African companies must thus embrace digital transformation as an imperative. This transformation begins by embracing enterprise asset management to improve asset utilisation. The subsequent steps are enhancing upstream and downstream supply chain management; resource optimisation; introducing enterprise operational intelligence; embracing new technologies such as the Internet of Things, machine learning, and predictive maintenance; and becoming a smart utility.
Embracing mobility to drive ROI
Getting it right is about putting in place an enterprise backbone that accommodates asset and project management, multinational languages and currencies, new energies and markets, visualisation of the entire value chain, and mobility apps. Mobile technologies that support the field workforce have a vital role to play in driving better ROI from utilities’ investments in enterprise asset management and enterprise resource planning solutions.
Today’s leading enterprise asset management solutions feature powerful functionality for mobile management of the complete workflow of work orders – from logging status changes and updates, from receiving and creating new orders to concluding the job and reporting time, material and expenses. Such solutions are easy to deploy and intuitive for end users to learn and use.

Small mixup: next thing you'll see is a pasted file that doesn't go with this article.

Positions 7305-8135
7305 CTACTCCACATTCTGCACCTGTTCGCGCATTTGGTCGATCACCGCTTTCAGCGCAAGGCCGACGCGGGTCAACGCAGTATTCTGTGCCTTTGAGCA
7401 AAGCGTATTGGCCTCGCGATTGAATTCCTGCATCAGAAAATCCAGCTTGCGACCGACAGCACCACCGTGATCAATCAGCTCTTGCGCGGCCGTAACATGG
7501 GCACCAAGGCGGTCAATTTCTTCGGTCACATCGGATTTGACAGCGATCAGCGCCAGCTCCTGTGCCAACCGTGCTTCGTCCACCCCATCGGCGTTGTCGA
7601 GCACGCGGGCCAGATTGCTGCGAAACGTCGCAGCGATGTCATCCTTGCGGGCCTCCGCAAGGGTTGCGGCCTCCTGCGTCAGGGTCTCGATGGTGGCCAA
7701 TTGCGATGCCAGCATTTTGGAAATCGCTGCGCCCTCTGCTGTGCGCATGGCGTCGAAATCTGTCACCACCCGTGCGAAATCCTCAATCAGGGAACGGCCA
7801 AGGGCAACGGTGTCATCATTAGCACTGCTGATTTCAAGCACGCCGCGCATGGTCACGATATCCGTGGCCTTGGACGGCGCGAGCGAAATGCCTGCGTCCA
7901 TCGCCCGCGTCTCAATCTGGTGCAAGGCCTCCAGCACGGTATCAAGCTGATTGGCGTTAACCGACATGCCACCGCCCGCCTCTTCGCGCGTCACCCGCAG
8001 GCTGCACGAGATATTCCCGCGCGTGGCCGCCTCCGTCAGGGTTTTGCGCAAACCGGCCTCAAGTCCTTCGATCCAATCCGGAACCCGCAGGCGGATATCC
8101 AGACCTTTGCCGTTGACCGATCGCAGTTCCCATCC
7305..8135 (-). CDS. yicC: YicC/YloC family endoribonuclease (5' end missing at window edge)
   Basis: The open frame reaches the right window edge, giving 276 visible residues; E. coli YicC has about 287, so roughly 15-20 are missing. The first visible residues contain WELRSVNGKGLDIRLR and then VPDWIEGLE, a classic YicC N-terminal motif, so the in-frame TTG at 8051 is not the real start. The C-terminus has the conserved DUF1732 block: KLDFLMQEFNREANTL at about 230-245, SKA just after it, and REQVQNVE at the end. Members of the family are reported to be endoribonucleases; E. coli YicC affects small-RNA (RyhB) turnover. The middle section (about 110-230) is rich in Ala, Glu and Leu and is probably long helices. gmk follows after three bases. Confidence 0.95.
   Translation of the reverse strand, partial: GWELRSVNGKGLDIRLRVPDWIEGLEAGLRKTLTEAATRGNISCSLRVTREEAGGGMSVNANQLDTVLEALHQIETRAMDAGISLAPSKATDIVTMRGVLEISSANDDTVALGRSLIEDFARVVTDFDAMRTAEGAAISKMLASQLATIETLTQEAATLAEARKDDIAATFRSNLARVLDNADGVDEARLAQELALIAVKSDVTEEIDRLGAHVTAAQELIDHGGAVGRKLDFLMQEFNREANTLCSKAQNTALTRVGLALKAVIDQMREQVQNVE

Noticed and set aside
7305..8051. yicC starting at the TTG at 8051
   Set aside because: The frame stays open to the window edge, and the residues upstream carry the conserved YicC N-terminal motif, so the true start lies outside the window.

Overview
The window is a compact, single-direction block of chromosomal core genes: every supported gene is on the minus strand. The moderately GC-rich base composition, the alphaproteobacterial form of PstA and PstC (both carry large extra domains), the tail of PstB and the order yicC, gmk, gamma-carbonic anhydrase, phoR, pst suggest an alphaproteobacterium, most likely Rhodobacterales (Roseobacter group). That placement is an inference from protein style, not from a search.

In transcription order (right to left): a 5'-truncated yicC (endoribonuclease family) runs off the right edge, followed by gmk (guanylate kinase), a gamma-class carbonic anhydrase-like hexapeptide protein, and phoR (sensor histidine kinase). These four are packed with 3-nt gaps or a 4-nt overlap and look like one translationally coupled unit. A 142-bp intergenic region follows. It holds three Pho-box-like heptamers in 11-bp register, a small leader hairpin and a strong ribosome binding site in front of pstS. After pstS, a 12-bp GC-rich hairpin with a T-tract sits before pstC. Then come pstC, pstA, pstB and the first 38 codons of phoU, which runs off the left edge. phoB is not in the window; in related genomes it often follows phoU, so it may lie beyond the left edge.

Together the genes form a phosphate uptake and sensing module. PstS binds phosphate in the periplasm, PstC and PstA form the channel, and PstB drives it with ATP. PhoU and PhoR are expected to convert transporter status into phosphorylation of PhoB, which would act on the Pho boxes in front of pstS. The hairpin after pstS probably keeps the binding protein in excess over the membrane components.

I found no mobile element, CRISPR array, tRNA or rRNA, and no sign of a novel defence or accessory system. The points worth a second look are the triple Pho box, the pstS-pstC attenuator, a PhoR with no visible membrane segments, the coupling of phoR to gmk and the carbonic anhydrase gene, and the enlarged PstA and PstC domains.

Importantly for organisations operating in parts of the continent with poor telecoms infrastructure, connectivity is not an issue. The solutions work offline and synchronises when network connectivity is available. Users can work on any device—laptops, tablets, and smartphones—commercial or ruggedised.
By ensuring that field technicians have easy access to information and processes, the mobile solution enables technicians and maintenance engineers to easily do the following tasks:
· Create a new work order on the fly and log new opportunities
· Access both historical and planned work information when requested
· Permit customers to sign when the job is completed
· Capture measurements and inspection notes on route work orders
· Create new fault reports on routing
· Facilitate documentation through photo capturing
· Provide easy access to technical data and preventive actions.
The power of mobility allows the engineer to be the origin of all data capture on a service event. They can easily inquire on asset history, record parts used or parts needed for repair, record labour hours, and expenses as they occur, and any notes of repairs performed. When coupled with workforce management tools, such solutions unlock significant productivity gains for utilities who are trying to get the most from their workforce and assets.
Brands fall for app vanity
The experience of a mobile screen full of icons, representing independent apps that your need to open to experience them, is making less sense. Instead, businesses should serve customers with an ‘app-like’ experience inside the digital platform they already use, says PIETER DE VILLIERS, Group CEO at Clickatell.